Stevens: The entire world is undoubtedly going through a challenging and unprecedented time, something the majority of people have never before faced in our lifetimes. COVID-19 has shined a light on the critical importance of the digital infrastructure industry in a way no marketing campaign or brand ever could. Network cable infrastructure (the fourth utility) is more important to us all now than ever before — COVID-19 has highlighted to the world just how “critical” the digital infrastructure industry is in keeping us all connected, working, and communicating during these difficult and challenging times.
Since the outbreak started, we are all now heavily relying on technology and data centers to keep businesses going, which means more remote working and video streaming to allow us to work from home, stay connected with the rest of the world, and keep up to date on the latest news. The increased demand across the globe has put pressure on data centers that are already struggling with a skills shortage and, now, increased staffing issues due to self-isolation.
Another ongoing issue for the industry is the skills shortage and an aging workforce, which is something that the industry collectively needs to work together on to improve.
Mission Critical: From a sustainability and resiliency perspective, what are some key areas of focus?
Stevens: We have seen an increase in organizations and data center industry professionals who want to become increasingly more aware of sustainability, how sustainability impacts them, and what they can do to contribute toward a more sustainable future for us and their business. I believe sustainability is essential to us all. We have all seen what is happening in the world around us — data center energy consumption is increasing, and we need to do something to hold that back by making the industry more efficient and more sustainable in everything we do.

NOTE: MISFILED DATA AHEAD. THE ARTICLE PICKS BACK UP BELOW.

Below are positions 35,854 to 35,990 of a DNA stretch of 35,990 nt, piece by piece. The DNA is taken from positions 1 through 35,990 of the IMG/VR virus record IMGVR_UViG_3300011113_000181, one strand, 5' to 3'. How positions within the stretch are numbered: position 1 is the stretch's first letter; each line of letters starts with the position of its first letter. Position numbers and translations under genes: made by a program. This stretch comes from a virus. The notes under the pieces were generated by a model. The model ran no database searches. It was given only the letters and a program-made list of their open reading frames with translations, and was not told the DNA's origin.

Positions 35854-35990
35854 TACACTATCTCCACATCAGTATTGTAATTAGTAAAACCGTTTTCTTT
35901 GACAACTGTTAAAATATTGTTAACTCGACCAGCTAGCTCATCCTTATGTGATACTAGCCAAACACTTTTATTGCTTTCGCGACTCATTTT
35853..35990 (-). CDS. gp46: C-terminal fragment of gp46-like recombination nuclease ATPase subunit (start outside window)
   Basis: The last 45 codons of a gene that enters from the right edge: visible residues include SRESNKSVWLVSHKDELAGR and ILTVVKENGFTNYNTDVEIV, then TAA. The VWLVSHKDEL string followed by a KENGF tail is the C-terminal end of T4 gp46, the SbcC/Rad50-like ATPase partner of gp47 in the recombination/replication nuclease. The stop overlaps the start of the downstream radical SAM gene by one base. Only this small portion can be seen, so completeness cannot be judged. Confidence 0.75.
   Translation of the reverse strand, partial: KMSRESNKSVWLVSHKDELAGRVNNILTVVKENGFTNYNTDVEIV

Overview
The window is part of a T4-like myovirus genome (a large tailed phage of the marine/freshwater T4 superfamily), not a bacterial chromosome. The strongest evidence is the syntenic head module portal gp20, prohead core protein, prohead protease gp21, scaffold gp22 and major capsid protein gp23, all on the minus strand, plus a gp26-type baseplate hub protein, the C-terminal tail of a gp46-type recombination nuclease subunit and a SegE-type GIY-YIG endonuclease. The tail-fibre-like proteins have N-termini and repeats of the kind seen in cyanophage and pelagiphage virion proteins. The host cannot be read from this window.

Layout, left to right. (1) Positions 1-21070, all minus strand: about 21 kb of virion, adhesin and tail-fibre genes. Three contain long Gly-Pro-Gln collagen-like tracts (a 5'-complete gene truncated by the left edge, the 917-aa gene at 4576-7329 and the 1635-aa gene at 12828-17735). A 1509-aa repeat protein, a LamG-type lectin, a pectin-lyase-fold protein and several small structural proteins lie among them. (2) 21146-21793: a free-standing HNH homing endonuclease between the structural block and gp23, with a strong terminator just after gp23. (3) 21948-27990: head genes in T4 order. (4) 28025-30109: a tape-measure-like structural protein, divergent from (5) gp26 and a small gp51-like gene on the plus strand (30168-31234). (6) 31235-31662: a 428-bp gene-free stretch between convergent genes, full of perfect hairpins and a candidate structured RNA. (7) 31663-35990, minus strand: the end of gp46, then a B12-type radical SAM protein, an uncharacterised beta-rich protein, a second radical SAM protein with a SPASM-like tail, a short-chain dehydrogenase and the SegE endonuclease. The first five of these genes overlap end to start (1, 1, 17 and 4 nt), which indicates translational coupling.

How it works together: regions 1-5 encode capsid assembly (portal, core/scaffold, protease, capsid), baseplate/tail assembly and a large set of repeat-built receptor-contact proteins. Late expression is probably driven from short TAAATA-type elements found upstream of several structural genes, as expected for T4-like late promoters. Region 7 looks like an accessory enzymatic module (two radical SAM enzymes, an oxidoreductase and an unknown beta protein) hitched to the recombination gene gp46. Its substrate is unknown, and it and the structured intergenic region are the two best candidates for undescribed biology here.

CNet has created the Certified Data Center Sustainability Professional (CDCSP®) program, which teaches individuals how to become more aware of sustainability, to react when it impacts them, and to improve their efforts toward sustainability for their organizations. The new five-day program provides in-depth knowledge and skills to create and implement a long-term sustainability strategy within mission critical facilities. Fundamentally, it provides knowledge and education for individuals and, therefore, businesses to champion a sustainability legacy that can also enhance competitive advantage, customer perception and reputation.
Mission Critical: How can CNet programs benefit businesses?
Stevens: Having certified teams strengthens organizations in many ways. Certified individuals display to the business and stakeholders that staff are officially certified in their chosen subjects. It demonstrates a significant commitment to education and ongoing professional development, and this can help enhance the attractiveness of the company to potential recruits. Organizations that invest in their teams are leading the way across the industry by raising the bar and setting a level of standards across the industry, which results in a fully proactive, competent, and confident technical team that helps to mitigate risk in the data center.